As I mentioned in my previous post about my event at Kinokuniya KL last Saturday, Kino is the bookshop of my teenage years, because it was so huge and had what was at the time an unmatchable selection — not only of SFF, but YA/MG, manga, Asian literature, etc. etc. etc.
Then later a giant Borders or two opened closer to home in PJ, rendering the long trek to KLCC unnecessary, so my memories of Kino are really crystallised in time. It was nice to go back, especially as I got to admire the World SF table they’d kindly let me curate in person. (I didn’t put my own books on the list lah obviously. They added those themselves.)
A closer look at the selection, from Nigerians in space through Paris in the wake of a magical war to Hitler as a PI!
As for the event itself, it was really fun! I’d planned to fill up one hour but ended up taking around two. It was nice of Kino not to chase us out!
I was really worried that people would do that Malaysian thing of being too shy to raise their hands, and then only creeping round to ask questions afterwards one-on-one. (I mean, I can raise my hand as one of the people who does this. Except I wouldn’t raise my hand, of course.) I even prepped a friend to keep the chat going if no one volunteered questions: “Ask me about law! I can tell them about EU directives!”
But fortunately everyone was awesome and there were lots of questions! Thanks to everyone who asked — you are my hero and I am eternally grateful.
The only specific thing I remember saying was my explanation of the importance of plot. It goes like this: I used to think I didn’t really care about plot as a reader, but I’ve since learnt a bit more about how stories are made, and I now think that plot is to story like bones are to a person you fancy. You might say, “I’m not attracted to people based on their bones, I’m really more interested in their personality or whether they have a full head of lush hair.” But if you met someone who had no bones, at all, whatsoever, you might rapidly reconsider how important bones are to their attractiveness.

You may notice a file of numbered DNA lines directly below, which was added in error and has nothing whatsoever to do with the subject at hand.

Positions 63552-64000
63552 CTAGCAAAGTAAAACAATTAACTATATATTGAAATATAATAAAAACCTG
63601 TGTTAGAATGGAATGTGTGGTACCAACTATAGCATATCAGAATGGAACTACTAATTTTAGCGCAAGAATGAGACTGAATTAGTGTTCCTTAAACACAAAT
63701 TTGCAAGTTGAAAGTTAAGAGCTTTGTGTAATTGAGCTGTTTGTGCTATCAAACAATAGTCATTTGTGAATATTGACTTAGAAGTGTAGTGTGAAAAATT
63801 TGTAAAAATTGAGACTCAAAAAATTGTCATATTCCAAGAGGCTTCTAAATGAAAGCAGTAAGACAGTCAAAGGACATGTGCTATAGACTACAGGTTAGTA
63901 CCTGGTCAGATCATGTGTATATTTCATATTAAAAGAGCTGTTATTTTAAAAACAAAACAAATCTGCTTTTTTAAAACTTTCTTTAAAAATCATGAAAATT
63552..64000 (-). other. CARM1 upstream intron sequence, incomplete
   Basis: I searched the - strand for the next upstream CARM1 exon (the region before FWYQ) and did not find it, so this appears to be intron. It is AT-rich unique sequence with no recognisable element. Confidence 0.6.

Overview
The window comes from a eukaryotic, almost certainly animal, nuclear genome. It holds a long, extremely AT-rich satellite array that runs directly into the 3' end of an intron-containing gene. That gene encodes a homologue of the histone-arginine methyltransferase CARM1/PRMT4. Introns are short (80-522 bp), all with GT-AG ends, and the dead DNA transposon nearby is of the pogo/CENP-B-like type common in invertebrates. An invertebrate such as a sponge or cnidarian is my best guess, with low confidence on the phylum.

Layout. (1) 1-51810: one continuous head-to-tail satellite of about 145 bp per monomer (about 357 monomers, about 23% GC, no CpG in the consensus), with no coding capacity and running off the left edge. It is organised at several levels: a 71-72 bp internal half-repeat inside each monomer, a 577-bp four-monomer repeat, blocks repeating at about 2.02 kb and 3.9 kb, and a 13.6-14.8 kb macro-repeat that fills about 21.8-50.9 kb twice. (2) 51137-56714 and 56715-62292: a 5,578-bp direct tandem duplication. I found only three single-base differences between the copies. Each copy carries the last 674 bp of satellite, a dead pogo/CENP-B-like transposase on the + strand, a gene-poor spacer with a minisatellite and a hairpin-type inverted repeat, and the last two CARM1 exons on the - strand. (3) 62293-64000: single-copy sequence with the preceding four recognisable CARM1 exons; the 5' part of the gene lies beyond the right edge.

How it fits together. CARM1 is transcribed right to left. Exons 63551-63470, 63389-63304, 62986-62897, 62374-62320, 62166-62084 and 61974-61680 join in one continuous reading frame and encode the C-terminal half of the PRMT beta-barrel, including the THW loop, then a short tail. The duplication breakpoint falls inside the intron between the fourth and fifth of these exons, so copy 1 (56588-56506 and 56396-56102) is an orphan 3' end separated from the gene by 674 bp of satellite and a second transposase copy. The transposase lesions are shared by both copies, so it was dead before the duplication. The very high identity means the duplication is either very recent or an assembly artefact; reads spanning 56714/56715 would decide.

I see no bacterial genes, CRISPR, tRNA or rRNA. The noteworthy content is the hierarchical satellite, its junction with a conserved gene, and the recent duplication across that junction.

Anyway, so I’m still trying to figure out the bones of story.
The highlight of the event for me was meeting readers, obvs, but a close runner-up is the fact that illustrator Charis Loke gave me what, as far as I know, is the first piece of fanart for Sorcerer to the Crown!
There really is nothing like seeing the figments of your imagination being brought to life by another so sympathetically. I’m going to
sleep with it under my pillow eat it so it becomes a part of me frame it and put it on my wall and admire it forever.
I also signed some stock for Kino, so if you missed the event you can still pick up an autographed copy there! If you’re not that fussed about autographed copies or a 20% discount on your second item (also available in-store), you can buy the books online: they stock the US hardcover and the trade paperback with the UK cover, both RM75.
Photos are by me, Daphne Lee, Aaron Lim and my BFF Maxine Lim, who combines with all other ideal qualities of a best friend that of taking only flattering pictures of me.